Did you know that, the morning after Dayton upset Syracuse this March and went to its first Sweet 16 in 30 years, Father Dan Meyer, the priest at a local Catholic church, told his congregation that he wished he had red-and-blue Dayton Flyers vestments to wear at the pulpit?

Did you know that, when Memphis was flooded with thousands and thousands of Dayton supporters this March, a security guard turned to a man in Flyers gear and said, “My God, is anybody left in Dayton?”
 

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Discussion Starter #358
http://www.foxsports.com/college-basketball/story/there-s-way-more-to-dayton-basketball-than-you-think-110614

Good article on the history and what basketball means to Dayton.

There's way more to Dayton basketball than you think

The lineage of Dayton basketball officially began more than a century ago and has encompassed more than 1,500 wins, but it really began when a World War II naval officer named Tom Blackburn was hired as the school’s first full-time basketball coach and started to put Dayton on the map. And it really emerged nationally when one of Blackburn’s former players, Don Donoher – whose names graces the school’s current practice facility – took over the program and, in 1967, led the Flyers to the national title game, where they lost to Lew Alcindor and UCLA.

This is not to say John Miller was a tyrant. He was no Bobby Knight. But you definitely knew who was boss. Nor is it to say that his sons, both of whom led their teams to within a bounce or two of the Final Four last season, run their programs exactly the same way their father ran his teams. But the father’s attention to every single detail, that year-round obsession with working harder and getting better? You see that at Dayton, and at Arizona too. You see it in Archie Miller’s practices, where everything seems chaotic and competitive yet everything is organized to the minute. You see it in his results, where players like Devin Oliver, last season’s senior leader, transformed his game in four years. Just look at his three-point shooting accuracy: 16 percent his freshman year, 21 percent as a sophomore, 28 percent as a junior, 40 percent last year.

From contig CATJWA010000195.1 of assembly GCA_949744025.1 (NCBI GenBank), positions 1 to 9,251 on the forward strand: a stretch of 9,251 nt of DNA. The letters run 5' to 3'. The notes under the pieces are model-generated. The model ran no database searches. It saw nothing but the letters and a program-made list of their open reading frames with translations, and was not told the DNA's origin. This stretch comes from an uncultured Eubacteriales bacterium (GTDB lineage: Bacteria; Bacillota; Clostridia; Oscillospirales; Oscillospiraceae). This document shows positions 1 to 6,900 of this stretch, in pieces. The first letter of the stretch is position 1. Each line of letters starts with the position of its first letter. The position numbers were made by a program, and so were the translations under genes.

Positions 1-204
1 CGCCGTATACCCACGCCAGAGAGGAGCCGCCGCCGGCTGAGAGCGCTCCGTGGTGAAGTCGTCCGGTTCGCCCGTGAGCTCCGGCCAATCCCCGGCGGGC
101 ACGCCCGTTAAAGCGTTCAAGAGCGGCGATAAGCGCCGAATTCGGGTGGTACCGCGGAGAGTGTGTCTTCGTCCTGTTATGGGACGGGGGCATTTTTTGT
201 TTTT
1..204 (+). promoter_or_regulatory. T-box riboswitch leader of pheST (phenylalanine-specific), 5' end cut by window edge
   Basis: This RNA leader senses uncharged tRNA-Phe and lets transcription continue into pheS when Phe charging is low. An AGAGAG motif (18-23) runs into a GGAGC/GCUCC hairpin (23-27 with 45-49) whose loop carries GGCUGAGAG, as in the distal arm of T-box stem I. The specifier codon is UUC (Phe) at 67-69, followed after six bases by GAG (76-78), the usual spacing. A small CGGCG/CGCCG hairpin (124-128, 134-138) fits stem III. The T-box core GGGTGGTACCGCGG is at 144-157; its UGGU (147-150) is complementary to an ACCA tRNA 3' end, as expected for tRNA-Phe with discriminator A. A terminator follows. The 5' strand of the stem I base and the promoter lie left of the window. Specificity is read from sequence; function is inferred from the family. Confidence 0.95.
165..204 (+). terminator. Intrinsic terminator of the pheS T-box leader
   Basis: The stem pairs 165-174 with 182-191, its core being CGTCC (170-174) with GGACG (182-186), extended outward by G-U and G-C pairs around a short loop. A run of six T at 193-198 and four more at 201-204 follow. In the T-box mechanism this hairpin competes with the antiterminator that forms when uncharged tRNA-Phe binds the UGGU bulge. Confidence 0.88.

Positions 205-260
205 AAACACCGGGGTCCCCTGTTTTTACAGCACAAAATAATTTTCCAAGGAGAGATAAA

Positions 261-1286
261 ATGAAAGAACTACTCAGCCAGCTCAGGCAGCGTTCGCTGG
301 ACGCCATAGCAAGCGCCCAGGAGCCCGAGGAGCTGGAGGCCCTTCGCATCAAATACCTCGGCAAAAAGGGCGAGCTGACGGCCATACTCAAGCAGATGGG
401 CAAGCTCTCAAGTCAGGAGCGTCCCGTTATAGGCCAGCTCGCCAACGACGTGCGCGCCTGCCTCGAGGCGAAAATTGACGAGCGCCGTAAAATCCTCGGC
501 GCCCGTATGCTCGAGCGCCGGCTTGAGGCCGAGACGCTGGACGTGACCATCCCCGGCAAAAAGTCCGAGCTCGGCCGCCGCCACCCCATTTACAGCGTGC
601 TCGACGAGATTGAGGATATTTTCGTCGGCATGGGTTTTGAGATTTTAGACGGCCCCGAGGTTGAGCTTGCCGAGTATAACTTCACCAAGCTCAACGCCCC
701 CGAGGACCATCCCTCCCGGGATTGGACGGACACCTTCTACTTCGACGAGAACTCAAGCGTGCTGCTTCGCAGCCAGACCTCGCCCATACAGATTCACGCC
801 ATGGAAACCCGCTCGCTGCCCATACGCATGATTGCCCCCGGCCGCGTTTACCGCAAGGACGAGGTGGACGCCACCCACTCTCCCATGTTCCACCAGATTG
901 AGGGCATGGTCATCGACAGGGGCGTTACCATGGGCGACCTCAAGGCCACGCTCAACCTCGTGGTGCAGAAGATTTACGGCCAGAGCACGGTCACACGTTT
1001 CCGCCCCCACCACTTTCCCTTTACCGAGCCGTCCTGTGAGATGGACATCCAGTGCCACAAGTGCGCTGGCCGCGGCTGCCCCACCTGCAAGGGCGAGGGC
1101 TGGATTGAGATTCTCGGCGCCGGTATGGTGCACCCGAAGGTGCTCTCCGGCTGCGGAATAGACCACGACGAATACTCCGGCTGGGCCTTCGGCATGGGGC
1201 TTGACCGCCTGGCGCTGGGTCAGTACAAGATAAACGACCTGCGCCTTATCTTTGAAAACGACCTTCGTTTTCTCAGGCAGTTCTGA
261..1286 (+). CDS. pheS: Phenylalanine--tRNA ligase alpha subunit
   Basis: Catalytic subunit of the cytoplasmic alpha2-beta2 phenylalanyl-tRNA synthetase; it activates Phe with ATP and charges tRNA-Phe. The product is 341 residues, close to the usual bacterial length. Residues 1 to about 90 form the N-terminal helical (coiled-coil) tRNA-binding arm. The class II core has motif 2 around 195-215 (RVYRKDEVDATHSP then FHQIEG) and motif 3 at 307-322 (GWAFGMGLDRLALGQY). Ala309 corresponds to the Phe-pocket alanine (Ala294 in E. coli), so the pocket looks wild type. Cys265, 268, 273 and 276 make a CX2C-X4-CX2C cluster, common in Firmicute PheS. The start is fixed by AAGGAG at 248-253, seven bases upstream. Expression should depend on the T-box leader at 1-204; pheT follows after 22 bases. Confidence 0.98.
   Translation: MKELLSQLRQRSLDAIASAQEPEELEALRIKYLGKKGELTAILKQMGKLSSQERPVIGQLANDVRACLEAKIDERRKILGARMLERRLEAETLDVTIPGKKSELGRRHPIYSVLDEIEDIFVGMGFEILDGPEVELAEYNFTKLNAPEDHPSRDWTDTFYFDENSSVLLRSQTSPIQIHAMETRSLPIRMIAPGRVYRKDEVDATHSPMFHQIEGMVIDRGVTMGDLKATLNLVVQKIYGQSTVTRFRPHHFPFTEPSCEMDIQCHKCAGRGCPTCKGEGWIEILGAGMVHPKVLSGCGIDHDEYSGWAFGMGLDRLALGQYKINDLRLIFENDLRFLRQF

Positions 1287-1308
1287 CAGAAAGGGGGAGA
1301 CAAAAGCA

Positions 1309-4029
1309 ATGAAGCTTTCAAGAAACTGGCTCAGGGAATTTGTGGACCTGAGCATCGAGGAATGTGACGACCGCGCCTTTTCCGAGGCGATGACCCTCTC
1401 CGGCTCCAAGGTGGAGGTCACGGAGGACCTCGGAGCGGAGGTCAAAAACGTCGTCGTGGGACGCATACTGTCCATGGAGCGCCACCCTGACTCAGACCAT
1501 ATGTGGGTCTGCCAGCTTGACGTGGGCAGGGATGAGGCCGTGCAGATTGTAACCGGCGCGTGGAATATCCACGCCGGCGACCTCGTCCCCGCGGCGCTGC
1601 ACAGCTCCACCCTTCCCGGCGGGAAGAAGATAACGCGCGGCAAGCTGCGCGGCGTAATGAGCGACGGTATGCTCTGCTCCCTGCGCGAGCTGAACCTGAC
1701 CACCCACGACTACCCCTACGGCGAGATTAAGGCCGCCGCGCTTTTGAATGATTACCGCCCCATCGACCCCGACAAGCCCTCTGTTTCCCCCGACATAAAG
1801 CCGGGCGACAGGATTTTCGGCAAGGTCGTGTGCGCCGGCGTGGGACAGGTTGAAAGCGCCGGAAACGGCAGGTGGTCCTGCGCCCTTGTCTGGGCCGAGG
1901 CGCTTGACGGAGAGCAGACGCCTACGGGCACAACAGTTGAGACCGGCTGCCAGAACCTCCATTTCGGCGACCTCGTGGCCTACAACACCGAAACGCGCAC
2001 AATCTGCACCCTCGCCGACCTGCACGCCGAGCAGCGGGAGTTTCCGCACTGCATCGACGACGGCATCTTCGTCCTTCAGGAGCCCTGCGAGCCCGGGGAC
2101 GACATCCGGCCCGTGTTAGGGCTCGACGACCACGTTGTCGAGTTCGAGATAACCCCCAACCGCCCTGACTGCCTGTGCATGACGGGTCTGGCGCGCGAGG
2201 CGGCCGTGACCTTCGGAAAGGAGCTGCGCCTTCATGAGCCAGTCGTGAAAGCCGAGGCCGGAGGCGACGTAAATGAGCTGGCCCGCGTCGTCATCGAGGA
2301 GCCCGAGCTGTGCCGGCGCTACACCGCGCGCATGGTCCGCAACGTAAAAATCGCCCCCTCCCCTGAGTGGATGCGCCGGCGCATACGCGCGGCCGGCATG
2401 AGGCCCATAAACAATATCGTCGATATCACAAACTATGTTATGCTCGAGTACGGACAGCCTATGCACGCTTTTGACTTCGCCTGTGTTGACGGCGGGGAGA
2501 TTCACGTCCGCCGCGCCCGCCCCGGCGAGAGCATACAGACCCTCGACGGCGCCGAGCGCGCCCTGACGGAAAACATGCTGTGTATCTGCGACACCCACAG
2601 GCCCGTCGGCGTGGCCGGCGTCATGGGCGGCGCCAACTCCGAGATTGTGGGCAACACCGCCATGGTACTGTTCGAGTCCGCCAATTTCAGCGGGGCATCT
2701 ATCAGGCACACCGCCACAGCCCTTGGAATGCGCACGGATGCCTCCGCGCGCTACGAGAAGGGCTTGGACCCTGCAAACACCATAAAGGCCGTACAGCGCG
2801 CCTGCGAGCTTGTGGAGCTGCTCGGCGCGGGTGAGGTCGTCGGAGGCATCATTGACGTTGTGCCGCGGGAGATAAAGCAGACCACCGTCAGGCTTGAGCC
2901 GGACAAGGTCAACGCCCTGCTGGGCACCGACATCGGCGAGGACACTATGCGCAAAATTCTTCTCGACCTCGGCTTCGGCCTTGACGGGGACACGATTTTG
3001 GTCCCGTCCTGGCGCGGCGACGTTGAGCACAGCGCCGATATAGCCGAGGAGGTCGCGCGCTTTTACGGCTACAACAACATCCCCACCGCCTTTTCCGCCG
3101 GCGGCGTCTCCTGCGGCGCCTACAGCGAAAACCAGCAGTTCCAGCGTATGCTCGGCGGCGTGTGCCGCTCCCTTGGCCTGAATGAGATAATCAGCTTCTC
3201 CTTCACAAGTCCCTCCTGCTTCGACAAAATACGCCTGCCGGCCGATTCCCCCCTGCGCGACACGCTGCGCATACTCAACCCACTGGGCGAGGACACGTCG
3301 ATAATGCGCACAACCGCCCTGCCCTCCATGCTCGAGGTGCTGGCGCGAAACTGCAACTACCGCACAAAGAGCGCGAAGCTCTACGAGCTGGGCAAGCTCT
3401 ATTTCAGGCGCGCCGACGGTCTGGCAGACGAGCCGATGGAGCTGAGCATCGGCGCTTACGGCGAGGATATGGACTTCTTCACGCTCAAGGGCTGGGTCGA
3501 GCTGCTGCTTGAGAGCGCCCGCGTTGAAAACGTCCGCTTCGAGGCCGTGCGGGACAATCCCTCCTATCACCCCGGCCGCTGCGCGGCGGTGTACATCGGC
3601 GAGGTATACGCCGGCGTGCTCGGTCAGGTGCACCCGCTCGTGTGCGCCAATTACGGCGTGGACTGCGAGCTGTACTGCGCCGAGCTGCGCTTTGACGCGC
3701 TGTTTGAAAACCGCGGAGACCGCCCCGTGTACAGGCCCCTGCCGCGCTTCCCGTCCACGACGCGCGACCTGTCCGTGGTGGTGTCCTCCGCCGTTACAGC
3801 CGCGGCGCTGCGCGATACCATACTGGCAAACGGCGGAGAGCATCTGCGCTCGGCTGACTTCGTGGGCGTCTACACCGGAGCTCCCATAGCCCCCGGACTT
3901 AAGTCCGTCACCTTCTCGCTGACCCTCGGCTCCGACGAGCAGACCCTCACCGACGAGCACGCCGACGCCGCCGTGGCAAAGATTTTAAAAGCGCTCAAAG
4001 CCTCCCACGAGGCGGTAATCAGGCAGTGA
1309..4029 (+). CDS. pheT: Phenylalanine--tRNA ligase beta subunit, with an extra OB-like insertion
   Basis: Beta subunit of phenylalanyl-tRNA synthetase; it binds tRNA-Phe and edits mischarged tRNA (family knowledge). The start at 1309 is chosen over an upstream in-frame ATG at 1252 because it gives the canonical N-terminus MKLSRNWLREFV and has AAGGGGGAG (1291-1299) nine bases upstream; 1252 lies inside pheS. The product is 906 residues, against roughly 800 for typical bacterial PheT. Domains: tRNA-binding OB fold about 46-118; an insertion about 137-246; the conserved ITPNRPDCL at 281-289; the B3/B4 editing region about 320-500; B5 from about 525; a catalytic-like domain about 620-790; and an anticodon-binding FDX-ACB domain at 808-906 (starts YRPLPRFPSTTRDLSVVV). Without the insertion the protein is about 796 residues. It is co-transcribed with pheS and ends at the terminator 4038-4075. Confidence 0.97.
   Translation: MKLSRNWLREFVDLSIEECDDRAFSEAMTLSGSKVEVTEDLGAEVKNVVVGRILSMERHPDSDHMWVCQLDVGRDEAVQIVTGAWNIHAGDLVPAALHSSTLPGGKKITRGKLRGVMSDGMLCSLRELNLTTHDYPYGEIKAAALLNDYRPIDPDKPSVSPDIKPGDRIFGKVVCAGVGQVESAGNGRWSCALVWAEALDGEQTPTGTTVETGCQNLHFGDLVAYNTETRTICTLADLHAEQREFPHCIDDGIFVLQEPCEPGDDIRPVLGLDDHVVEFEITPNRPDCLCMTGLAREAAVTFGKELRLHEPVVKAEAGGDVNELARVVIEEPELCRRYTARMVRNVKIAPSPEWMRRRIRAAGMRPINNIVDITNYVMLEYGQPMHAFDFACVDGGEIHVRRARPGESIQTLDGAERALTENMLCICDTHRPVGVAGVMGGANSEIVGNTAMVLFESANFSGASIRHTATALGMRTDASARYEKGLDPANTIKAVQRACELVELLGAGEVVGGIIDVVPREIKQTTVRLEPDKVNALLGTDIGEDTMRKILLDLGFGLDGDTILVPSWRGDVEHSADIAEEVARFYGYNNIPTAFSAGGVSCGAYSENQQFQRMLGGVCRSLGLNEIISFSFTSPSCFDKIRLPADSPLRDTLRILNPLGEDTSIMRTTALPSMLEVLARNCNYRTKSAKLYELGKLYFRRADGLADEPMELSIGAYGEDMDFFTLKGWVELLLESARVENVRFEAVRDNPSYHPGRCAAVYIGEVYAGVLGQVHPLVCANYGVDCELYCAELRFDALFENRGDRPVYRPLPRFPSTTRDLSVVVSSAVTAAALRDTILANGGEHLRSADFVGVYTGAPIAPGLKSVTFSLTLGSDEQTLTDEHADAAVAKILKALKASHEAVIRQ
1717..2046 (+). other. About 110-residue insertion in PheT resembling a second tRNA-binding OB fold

But what do you know about the University of Dayton?

Did you know that when Dayton went to its NIT title game back in 1951 the train station in town was jam-packed with fans, a mass exodus from Dayton to Madison Square Garden to watch their boys play?

Did you know that when the university’s old field house opened back in the 1950s, the school had to bring in extra bleachers from the football stadium to accommodate overflow crowds, and then the place sold out for the next two decades?

Did you know that Dayton is a city of inventors – the Wright Brothers, of course, but also the man who invented leaded gasoline and the electrical starting motor and Freon, as well as the man who invented the pull-tab for aluminum cans – and that the city’s history of innovation and creative thinking has been cited as one reason why the Flyers took a chance on first-time head coach Archie Miller?

Did you know that, despite one four-win season and one six-win season in the 1990s and a two-year stretch in which the Flyers won one conference game, season ticket sales – tickets that have in some cases been passed through three generations of families – barely dipped?

Did you know that, the morning after Dayton upset Syracuse this March and went to its first Sweet 16 in 30 years, Father Dan Meyer, the priest at a local Catholic church, told his congregation that he wished he had red-and-blue Dayton Flyers vestments to wear at the pulpit?

Did you know that, when Memphis was flooded with thousands and thousands of Dayton supporters this March, a security guard turned to a man in Flyers gear and said, “My God, is anybody left in Dayton?”
Great article and I thank the Daytonite that invented the pull tab aluminum can although I prefer a bottle or a pint glass.